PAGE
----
Packing a School Lunch

By Francie Kelley

There are a lot of options for ensuring that your child receives a safe cafeteria meal at school. But no matter how great a job your school does at providing gluten-free options, some kids prefer a lunch that comes from home. They can get exactly what they want and many parents like knowing that the food is safe.

We packed lunch for my daughter every day from kindergarten all the way through high school graduation. She preferred it. The lunch offerings in her middle school were fine. But, in elementary school the selection was grim. And that is grim for everyone, no matter if you had a special diet or not. In high school the lines in the cafeteria were long and waiting for cafeteria food took up more than half of the lunch period. Packing a lunch just worked best for her and most of her friends also brought lunch from home.

My approach, to make this simple, was to pack the same thing every day. No, I did not pack peanut butter sandwiches every day. The selection of food varied but the components I included in the lunch box stayed the same. Including multiple components ensured she had variety and plenty of food for both lunch and snacks. I assembled the components. Ran a check that all the components are included, tossed it all in the lunchbox and we were good to go.

The components I included were:

  • A bottle of water
  • A main dish
  • Cheese
  • Yogurt
  • A “crunchy”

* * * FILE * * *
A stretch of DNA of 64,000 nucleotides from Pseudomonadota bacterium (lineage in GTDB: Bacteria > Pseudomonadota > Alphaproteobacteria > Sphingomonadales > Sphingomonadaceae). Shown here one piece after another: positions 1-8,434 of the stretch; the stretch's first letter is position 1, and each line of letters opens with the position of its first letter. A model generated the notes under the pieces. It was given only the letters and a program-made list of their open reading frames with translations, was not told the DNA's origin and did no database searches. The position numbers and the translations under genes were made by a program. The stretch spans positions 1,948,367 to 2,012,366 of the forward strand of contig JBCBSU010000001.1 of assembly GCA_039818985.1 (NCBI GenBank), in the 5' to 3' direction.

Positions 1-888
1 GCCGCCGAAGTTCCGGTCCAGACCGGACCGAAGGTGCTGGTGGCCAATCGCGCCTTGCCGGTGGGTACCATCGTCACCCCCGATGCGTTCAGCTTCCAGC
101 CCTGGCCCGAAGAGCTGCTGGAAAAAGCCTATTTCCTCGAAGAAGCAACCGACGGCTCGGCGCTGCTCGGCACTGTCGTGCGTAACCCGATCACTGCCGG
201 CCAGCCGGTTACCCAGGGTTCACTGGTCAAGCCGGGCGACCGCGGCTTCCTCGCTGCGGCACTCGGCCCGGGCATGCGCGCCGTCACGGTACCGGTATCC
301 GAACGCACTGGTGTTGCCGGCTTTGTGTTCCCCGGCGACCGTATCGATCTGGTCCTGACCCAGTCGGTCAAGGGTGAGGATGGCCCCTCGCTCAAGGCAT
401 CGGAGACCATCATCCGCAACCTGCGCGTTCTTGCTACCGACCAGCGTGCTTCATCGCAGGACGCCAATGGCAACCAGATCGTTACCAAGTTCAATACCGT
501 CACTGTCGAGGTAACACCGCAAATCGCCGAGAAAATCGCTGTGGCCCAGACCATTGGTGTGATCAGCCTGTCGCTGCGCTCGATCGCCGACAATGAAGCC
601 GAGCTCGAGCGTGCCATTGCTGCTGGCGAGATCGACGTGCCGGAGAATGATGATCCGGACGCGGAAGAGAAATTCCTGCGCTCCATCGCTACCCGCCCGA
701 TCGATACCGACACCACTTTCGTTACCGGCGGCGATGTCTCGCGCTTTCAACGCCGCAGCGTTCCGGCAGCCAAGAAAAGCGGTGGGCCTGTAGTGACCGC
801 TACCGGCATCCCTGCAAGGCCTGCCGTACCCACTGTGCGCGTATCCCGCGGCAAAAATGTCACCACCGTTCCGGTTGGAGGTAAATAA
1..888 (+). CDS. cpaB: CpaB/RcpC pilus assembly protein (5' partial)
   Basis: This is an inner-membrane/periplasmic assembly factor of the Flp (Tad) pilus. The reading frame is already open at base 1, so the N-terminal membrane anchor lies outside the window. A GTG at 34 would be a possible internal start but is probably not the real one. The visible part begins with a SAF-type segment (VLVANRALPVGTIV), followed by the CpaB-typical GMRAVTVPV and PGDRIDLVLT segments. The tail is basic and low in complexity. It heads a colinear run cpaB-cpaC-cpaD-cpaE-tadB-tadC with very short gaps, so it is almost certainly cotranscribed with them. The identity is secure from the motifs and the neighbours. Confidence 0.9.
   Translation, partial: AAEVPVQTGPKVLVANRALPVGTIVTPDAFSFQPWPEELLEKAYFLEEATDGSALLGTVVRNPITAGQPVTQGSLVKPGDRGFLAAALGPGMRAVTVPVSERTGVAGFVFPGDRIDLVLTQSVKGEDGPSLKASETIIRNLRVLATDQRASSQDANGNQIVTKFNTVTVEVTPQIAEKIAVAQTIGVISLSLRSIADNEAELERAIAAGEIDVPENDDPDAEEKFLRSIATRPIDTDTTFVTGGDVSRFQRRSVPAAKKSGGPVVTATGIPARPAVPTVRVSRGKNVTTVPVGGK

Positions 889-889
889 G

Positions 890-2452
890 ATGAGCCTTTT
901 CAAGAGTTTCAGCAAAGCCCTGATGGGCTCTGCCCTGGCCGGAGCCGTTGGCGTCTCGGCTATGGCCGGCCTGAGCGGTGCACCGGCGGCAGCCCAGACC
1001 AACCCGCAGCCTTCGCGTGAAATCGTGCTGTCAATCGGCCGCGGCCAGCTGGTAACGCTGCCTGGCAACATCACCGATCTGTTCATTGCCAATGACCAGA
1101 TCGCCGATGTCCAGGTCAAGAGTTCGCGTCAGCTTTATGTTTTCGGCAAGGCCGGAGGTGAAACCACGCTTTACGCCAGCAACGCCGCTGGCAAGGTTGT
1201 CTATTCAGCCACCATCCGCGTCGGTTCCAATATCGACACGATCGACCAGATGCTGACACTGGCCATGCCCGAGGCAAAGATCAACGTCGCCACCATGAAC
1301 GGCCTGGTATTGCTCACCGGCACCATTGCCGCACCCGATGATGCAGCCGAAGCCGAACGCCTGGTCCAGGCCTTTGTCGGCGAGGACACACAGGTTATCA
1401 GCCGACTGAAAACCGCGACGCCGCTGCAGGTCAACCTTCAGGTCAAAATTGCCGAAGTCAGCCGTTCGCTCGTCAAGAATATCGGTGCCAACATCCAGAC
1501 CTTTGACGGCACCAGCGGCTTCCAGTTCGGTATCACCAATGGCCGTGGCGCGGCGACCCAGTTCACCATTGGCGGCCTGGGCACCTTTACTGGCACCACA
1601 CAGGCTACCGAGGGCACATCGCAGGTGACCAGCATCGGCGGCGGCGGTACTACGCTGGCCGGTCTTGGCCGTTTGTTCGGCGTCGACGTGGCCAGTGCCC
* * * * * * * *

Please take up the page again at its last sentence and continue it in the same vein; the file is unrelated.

• Dessert

I also included plenty of napkins, one of those blue ice packs to keep things cold and a spoon for the yogurt. Depending on the food packed I added other utensils.

We had lots of different lunch boxes over 13 years. But my favorites were the ones that had 2 compartments. One compartment had the blue ice and anything that should be kept cold. The other compartment had the napkins, anything like a napkin that needed to stay dry and food that was were best kept at room temperature.

The main dish might be a sandwich on gluten-free (GF) bread, a wrap on a GF tortilla (we prefer corn), a roll-up of meat and cheese, last night’s dinner leftovers, cold GF pizza, anything in a thermos (she loved mac and cheese), a hard-boiled egg, cold GF chicken strips or a panini on gluten-free bread (I wrapped this in tin foil to keep it warm). I also made “lunchables” I would include deli meat and cheese with GF crackers. If your child has access to a microwave there are a lot of GF frozen meals that you could include as the main dish.

The cheese might be string cheese or cheese I cut up in to cubes or strips. She preferred cheddar and mozzarella but any type of cheese works.

The crunchy was the thing that varied most. Generally it really was something that added crunch to the meal and is why we called it a “crunchy”. It could be a snack bag of GF cereal, GF crackers, chips or GF pretzels. This component was often fruit, especially apples or cut up vegetables.

Dessert of course was her favorite part and most of the time I included GF cookies. But, anything that your child thinks of as a treat works.

If you are preparing lunches for multiple children and not all of them are getting a GF lunch, you need to be careful to keep the food preparation of the GF lunch box items free from any contact with the gluten containing foods. You will need to keep your hands clean. You will need to use separate cutting boards, knives and other utensils.

Packing a lunch can seem like a chore, especially in the early hours of the morning. But if you have a plan and rhythm to assembling the components of the lunchbox it can easily become part of your routine. And it does not have to be part of your morning routine. Food can easily be prepped and assembled the night before.

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